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Post by Margaret Okada-Scheck, Associate Director of Admissions 

Editor’s Note: Meet Margaret, the HDS Associate Director of Admissions! Margaret has a wide range of responsibilities in the office, including leading the planning for our Diversity and Explorations Program, an opportunity for current undergraduate students from underrepresented backgrounds to learn more about the programs offered at HDS. Below you can read about Margaret’s dedication to supporting students, her professional experiences and about her dog, Bingo!

Photo courtesy of Margaret Okada-Scheck

Tell us a little bit about yourself. What do you want the HDS community & prospective students to know about you?  

Hello! My name is Margaret Okada-Scheck (she/her/hers) and I’m the Associate Director of Admissions in HDS Admissions. I’m originally from Queens, New York, and got my BA from the State University of New York at Buffalo. I am Asian American (of Japanese descent), married to a German man, and we have a 15-month-old boy whom we adopted last year.  

I’ve been working in graduate admissions for about 12 years and have been in my role at HDS for 2 years. My primary responsibilities include recruiting prospective students, running the communications and marketing for HDS Admissions, and managing the Diversity and Explorations (DivEx) program. 

How has your educational & professional background influenced your current work as Associate Director of Admissions at HDS?   

I am grateful to have had a varied career of working in international education, Diversity, Equity and Inclusion (DEI), and higher education. I got my start in higher education as a temp worker right here in the HDS Office of Admissions back in 2009. The Director of Admissions at the time hired me on full-time and mentored me into the fields of admissions, recruitment, and higher education more broadly. In addition to working full-time as a Staff Assistant, I was able to pursue my Master of Education (Ed.M.) part-time at Harvard Graduate School of Education. My academic interests were around international higher education,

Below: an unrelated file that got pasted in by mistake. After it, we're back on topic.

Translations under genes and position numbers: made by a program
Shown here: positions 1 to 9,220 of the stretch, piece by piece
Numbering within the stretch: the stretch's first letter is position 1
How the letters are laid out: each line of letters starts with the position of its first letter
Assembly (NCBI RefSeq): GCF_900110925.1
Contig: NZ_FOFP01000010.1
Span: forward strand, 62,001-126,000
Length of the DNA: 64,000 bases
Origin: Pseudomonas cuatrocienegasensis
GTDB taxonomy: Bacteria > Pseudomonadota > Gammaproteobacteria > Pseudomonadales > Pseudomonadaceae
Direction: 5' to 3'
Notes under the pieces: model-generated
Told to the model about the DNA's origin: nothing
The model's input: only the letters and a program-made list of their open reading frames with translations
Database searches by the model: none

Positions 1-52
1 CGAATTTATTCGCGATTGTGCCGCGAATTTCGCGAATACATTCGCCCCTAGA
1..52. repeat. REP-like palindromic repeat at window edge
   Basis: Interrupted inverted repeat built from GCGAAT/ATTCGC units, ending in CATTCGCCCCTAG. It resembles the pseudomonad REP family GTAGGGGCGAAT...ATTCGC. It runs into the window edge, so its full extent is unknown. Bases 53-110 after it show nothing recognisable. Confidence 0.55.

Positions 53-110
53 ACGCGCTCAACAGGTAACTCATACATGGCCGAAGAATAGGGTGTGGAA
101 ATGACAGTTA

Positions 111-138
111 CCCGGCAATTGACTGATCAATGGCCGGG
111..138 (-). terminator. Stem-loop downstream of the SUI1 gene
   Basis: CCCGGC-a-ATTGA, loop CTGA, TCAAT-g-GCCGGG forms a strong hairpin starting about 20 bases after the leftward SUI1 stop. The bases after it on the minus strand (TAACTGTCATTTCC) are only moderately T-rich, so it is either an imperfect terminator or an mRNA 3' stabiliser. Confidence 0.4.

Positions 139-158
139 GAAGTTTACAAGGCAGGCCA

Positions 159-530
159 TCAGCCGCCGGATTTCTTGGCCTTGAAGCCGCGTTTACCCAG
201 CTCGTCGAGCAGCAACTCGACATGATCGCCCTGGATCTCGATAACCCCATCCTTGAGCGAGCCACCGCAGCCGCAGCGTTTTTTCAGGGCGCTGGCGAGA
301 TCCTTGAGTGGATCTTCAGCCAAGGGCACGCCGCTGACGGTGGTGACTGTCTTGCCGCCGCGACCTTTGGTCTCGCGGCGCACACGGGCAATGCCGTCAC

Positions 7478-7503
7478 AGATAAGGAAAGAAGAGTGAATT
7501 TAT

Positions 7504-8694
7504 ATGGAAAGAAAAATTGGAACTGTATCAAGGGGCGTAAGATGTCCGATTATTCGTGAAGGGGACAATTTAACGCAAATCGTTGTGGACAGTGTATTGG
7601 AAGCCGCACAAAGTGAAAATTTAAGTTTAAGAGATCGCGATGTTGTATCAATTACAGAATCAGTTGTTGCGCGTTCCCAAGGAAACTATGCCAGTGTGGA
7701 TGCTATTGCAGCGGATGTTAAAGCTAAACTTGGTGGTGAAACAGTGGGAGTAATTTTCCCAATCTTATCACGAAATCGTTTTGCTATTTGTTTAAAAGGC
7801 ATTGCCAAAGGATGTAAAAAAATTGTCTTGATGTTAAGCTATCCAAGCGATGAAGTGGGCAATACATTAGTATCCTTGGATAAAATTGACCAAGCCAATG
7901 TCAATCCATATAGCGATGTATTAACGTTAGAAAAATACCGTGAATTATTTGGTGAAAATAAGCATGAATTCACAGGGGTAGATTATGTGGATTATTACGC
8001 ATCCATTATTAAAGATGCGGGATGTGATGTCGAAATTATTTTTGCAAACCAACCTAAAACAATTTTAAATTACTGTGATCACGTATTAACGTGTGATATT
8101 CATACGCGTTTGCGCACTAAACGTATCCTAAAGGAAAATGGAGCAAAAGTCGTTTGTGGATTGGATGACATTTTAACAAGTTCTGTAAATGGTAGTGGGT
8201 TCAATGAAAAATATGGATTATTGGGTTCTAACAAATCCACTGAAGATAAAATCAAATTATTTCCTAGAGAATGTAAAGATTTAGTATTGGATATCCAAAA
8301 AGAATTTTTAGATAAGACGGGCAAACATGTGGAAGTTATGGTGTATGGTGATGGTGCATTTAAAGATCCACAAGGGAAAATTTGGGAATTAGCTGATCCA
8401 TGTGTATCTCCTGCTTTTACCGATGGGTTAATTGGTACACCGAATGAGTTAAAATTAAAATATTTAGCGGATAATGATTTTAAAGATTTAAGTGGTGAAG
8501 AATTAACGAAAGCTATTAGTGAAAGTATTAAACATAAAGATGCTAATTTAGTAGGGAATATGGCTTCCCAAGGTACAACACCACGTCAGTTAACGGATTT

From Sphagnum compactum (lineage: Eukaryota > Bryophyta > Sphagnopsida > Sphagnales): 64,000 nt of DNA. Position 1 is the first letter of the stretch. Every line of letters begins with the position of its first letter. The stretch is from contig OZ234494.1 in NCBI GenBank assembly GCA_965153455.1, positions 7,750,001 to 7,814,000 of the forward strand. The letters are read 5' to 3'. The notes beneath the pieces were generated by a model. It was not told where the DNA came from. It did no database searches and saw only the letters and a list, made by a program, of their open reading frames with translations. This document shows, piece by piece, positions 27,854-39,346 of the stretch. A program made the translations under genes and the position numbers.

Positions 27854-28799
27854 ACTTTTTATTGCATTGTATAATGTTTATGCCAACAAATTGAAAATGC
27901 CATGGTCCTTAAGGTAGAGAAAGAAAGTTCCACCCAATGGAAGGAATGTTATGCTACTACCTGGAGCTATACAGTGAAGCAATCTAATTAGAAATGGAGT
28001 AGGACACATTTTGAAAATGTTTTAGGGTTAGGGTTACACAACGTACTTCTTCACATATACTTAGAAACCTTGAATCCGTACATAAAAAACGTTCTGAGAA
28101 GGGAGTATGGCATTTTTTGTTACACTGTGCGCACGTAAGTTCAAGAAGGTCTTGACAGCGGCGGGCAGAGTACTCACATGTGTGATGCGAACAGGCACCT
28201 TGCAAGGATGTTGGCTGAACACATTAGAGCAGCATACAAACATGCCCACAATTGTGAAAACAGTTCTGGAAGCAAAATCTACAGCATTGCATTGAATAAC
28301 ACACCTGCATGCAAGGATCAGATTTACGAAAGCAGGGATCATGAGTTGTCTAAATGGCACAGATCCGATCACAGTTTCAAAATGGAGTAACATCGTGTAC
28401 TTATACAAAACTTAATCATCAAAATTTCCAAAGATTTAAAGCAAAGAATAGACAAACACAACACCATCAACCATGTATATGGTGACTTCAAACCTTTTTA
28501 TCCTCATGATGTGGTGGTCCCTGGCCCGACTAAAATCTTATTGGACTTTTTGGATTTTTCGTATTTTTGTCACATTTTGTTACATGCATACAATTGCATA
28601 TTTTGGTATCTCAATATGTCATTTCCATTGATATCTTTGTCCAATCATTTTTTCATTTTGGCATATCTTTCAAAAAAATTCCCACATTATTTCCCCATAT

I am lucky to have gotten my start at HDS because I have come to view the work I do as a type of ministry. I love supporting adults across the lifespan (whether a college student or a person seeking their next change after decades of working) in discerning their next steps and demystifying the graduate admissions process.  

After graduating, I became an Assistant Director of Admissions and Coordinator of Diversity Initiatives at Teachers College, Columbia University. This gave me the chance to move back to New York City as well as to focus on diversity recruitment and increasing access to students who have been underrepresented in graduate education. I did similar work at Harvard Graduate School of Education (and moved back to Cambridge) for a couple of years after that. When this opportunity became available, I was thrilled to be able to come back to the HDS community, and to use what I have learned to support the School’s mission to educate the next generation of moral and ethical leaders. The twin pandemics of COVID-19 and structural racism provide me with additional purpose and reaffirms for me that equity and integrity is at the forefront of all that I do.